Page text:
The Vitamix Foodcycler Is a High Tech Composter for the Impatient
This $400 gadget is worth it if you want to processes food waste without stinking up your kitchen
When I first read about the Vitamix Foodcycler while researching a piece on achieving zero-waste, it kind of blew my mind.
The Foodcycler FC-50 is a breadmaker-sized appliance that you place on your kitchen countertop and fill with organic waste: eggshells, potato peels, paper towels, and the like. You then press a button, and in a few hours, the Foodcycler transforms your waste into nutrient-rich, garden-ready fertilizer for your plants. It’s like a high-tech compost pile for the impatient.
The fact that such an appliance exists in the first place delighted me. But the fact that the Foodcycler came not from some tiny, hippy-ish startup but instead by a prominent brand like Vitamix — known for their super high quality, flamboyantly expensive blenders--made it even more intriguing. (The company appears to license the tech from an independent company). Here was a device that feels like something out of Back to the Future, but positioned and marketed as a mass-market appliance you might place in your kitchen alongside your coffee maker and microwave. I knew I needed to try the Foodcycler out, so I reached out to Vitamix. They provided me with a unit to test.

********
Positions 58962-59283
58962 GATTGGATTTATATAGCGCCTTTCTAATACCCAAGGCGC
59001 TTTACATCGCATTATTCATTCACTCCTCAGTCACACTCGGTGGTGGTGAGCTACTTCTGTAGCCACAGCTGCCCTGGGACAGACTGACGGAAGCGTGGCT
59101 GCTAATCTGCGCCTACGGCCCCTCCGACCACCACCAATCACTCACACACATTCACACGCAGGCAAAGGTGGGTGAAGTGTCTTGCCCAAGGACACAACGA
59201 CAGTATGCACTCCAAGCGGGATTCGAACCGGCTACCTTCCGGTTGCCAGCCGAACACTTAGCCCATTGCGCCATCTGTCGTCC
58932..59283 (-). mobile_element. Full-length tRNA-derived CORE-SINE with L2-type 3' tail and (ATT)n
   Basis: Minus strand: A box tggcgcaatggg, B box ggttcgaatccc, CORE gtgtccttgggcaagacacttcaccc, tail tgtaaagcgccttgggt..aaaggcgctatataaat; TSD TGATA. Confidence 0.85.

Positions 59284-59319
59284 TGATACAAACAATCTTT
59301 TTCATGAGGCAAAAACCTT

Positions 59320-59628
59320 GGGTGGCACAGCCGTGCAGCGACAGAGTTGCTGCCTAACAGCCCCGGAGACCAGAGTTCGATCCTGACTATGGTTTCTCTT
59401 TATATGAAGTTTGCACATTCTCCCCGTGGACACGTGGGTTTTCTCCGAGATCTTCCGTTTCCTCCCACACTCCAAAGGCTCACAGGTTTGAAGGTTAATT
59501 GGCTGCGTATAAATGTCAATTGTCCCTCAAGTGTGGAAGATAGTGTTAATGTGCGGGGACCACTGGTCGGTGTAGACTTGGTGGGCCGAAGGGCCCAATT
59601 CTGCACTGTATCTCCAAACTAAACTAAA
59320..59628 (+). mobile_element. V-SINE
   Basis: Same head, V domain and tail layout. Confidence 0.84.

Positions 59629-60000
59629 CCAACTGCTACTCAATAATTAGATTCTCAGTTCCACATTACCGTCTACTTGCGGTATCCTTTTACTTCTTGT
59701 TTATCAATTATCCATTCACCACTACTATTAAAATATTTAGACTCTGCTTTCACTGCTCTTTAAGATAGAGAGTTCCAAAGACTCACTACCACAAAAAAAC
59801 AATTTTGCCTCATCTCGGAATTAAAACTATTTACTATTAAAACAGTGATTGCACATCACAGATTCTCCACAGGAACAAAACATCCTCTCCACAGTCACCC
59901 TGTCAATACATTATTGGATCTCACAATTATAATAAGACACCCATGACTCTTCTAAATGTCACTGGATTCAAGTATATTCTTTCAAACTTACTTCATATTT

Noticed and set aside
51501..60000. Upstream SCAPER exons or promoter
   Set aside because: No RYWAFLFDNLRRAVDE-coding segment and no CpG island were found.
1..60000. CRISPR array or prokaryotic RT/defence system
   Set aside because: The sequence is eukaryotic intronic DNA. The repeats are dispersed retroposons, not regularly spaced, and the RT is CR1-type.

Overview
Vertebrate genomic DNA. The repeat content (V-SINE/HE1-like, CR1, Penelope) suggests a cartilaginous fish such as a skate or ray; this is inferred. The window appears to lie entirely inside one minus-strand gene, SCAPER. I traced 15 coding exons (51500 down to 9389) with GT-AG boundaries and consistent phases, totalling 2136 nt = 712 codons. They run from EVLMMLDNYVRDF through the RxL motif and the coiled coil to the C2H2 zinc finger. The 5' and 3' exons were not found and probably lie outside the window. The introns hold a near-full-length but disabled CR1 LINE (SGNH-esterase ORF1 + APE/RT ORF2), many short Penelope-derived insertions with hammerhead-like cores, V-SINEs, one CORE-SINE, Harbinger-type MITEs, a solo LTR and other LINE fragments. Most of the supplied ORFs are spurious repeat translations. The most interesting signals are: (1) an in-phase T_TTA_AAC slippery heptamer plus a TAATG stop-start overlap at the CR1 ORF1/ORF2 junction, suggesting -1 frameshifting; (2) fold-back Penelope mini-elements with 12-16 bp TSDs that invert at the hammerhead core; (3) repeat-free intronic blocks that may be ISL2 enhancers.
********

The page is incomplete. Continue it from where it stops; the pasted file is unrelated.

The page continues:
My Foodcycler arrived in a box adorned with photos of the manicured hands of a model tipping food scraps into the device. The Foodcycler costs $400, and Vitamix is clearly marketing the device to a well-heeled audience. The scraps in the photos on the box (and in the company’s other marketing materials) look almost good enough to eat--like some kind of deconstructed soup from a fancy farm-to-table restaurant.
It all feels very sophisticated. One can almost imagine the conversation at Vitamix’s marketing department: “Okay, guys. We have a machine that essentially processes garbage. Now, let’s make it sexy!”
Somehow — improbably — the Foodcycler succeeds. The device feels solid and well-built, like something you might find in a commercial kitchen. It’s heavy but compact, designed to fit into about a cubic foot of counter space, and has a forward-sloping top that feels weirdly sleek and modern. I installed mine on my kitchen counter beside my stove, but I’ve seen other people place theirs in a garage, laundry room, or other utilitarian space. Setup was easy and consisted mostly of removing tape and stickers from the device’s innards, a bit like setting up a laser printer.